Think I exaggerate? Check out the website of the American Association of Physicians and Surgeons (AAPS) ( It warns doctors not to go into pain management. "Drug agents now set medical standards. ... There could be years of harassment and legal fees," says the AAPS. Today, even nursing-home patients, hardly candidates for drug gangs, don't get pain relief they need (

The DEA told us that good doctors have nothing to worry about. But Siobhan Reynolds, who started the Pain Relief Network ( after her late husband was unable to get sufficient pain medicine, says the DEA's cherry-picked medical experts persuade juries that they should jail any doctor who administers higher doses of pain relief than the DEA's zealots think appropriate. News of those jail terms spreads. Doctors learn to be stingy with paid meds.

All drugs involve risk. In a free country, it should be up to individuals, once we're adults, to make our own choices about those risks. Patrick Henry didn't say, "Give me absolute safety, or give me death." He said "liberty." That is what America is supposed to be about.

John Stossel is host of "Stossel" on the Fox Business Network. He's the author of "Give Me a Break" and of "Myth, Lies, and Downright Stupidity." To find out more about John Stossel, visit his site at <a href="" <>></a>. To read features by other Creators Syndicate writers and cartoonists, visit the Creators Syndicate Web page at




13 Comments | Post Comment
I believe you will receive many comments on pain management on both sides of the coin. I am on the side that believes that drugs such as Oxycontin and Methadone should NOT be prescribed for mild to moderate pain that can be treated in other ways. These drugs cause addiction, which causes people to crave more and more of them. That in turn causes people to do things they would not normally do in order to get more and to prevent withdrawals if they don't. Some doctors are just continually giving these medications even when the need is no longer there. But they have created an addict who will keep coming back for more and more medications. The doctors will continue to prescribe them as it is job security for them. The patients are not going to just stop taking them. They can't. That is not how addiction works. I have done much research and have experienced the effects of the detriment to our society caused by a doctor induced addiction as my son awaits a 32 year prison sentence for robbing pharmacies to obtain more of the same drugs he was being legally prescribed. So while, I agree that "all drugs involve a risk and that adults should make their own choices about those risks", becoming an addict because of unnecessary high doses of very addictive medicines, is not a choice.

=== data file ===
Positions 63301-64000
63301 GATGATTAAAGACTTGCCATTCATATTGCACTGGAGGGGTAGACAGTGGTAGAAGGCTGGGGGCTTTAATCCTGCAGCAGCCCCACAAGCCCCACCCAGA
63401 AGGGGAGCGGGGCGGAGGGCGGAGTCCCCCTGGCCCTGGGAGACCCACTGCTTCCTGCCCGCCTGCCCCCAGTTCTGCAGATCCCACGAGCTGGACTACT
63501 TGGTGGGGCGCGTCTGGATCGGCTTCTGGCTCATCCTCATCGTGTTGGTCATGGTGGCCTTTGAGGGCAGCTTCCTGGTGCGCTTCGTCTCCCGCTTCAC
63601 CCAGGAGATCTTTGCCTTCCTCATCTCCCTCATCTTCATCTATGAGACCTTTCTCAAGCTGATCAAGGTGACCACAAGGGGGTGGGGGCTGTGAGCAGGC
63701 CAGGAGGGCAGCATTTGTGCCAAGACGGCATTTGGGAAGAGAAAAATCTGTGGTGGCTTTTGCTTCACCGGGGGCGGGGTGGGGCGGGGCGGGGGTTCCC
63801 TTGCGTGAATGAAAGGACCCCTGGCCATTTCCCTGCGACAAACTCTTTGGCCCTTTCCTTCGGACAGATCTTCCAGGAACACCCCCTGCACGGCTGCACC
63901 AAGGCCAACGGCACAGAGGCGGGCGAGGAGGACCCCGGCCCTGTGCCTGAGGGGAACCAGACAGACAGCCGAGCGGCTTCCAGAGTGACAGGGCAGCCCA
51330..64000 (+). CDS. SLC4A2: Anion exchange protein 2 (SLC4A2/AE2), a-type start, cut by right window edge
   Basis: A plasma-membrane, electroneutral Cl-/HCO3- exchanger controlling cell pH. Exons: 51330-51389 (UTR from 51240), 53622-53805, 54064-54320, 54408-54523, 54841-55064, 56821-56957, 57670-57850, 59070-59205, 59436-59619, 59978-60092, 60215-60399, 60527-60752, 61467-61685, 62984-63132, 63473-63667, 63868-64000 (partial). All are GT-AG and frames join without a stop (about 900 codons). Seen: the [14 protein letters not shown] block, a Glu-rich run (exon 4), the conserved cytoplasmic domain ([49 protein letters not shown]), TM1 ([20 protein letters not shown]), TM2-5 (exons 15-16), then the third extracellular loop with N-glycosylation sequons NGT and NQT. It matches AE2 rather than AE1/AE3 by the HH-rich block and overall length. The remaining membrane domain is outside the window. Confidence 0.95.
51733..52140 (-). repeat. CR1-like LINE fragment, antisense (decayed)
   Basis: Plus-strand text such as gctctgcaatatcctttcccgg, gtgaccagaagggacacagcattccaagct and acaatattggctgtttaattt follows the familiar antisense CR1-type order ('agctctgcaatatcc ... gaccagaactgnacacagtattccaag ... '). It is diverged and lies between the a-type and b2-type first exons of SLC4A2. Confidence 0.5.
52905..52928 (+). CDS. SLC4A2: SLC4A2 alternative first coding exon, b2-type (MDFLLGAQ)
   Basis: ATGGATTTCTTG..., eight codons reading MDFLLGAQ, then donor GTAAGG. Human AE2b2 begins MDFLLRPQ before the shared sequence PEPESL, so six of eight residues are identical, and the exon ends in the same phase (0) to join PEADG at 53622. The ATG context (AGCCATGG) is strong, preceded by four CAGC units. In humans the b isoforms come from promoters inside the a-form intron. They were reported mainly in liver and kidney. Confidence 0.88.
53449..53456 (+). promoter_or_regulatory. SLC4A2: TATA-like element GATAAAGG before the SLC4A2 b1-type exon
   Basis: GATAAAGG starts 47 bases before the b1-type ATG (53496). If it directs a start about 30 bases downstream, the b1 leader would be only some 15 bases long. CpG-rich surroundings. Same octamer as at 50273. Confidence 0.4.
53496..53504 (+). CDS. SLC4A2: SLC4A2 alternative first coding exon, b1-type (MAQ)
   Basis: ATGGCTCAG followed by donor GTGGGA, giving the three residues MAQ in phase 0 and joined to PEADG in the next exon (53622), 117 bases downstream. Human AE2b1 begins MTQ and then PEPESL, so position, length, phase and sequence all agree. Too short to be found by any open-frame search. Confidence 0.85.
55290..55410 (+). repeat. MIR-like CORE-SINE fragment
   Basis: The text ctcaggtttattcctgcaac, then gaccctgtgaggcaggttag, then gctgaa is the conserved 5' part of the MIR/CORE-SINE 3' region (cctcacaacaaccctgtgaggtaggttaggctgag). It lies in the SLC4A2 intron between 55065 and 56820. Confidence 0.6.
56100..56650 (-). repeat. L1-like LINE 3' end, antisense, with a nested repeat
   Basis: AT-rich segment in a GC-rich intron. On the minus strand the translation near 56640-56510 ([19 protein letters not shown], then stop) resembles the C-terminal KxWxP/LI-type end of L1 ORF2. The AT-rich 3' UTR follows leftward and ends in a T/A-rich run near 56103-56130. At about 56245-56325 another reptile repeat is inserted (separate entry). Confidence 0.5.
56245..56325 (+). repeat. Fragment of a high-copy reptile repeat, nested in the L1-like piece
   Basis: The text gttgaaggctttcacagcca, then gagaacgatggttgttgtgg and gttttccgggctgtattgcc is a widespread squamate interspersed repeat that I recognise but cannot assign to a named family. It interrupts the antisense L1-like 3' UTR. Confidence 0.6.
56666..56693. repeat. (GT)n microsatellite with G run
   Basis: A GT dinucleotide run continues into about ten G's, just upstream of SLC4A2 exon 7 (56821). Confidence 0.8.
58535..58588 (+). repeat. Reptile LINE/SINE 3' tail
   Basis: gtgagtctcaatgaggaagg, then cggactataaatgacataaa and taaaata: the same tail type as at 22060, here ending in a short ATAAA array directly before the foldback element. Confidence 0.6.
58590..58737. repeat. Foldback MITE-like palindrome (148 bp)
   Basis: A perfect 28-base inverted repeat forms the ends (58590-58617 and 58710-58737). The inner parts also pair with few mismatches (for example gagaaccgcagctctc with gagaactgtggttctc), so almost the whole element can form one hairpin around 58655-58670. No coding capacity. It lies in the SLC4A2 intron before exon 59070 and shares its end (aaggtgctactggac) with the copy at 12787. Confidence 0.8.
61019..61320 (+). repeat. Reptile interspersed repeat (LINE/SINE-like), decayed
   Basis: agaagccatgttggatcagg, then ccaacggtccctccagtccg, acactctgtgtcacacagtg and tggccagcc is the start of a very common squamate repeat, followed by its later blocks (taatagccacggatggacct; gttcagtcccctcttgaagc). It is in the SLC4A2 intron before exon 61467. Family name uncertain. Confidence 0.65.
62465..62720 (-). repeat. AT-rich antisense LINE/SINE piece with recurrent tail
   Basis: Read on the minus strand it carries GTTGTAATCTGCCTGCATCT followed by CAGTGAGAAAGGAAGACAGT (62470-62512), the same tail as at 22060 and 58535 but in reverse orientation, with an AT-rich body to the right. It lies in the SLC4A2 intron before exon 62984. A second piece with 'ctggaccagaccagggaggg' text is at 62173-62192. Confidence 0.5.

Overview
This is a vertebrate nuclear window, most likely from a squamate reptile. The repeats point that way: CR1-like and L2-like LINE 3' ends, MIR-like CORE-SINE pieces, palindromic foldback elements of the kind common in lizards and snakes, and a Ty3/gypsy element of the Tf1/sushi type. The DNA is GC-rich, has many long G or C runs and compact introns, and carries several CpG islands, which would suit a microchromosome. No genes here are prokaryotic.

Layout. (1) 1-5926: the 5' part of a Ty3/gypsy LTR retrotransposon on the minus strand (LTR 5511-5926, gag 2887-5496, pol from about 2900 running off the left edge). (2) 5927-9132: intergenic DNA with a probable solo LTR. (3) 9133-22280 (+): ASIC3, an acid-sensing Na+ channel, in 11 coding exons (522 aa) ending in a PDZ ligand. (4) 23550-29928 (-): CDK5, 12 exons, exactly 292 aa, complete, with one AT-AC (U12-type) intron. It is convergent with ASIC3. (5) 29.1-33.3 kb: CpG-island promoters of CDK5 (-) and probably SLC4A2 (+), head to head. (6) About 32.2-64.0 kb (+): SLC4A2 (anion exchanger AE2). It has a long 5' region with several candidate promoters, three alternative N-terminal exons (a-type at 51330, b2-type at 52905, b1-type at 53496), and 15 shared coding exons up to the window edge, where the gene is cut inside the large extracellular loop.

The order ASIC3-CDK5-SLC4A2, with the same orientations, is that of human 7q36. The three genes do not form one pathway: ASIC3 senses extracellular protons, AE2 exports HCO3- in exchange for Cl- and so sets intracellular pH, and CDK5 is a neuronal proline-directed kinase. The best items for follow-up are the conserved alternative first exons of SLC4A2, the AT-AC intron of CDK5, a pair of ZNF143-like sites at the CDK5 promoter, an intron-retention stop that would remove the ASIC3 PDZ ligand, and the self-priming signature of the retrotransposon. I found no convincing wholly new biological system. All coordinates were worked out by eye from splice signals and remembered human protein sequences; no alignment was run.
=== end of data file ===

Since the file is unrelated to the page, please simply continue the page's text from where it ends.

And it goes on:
Comment: #1
Posted by: Laurie
Wed Feb 24, 2010 8:09 AM
I especially enjoyed "Whose Body is it. When my wife was beginning to die of dementia there was a drug approved in Europe, but not in the US that I ordered from Greece. Customs held it up until I asked Jesse Helms to help me. It came in a hurry. It didn't help, nor did it hurt. I have made some surprising pharmaceutical discoveries as described below.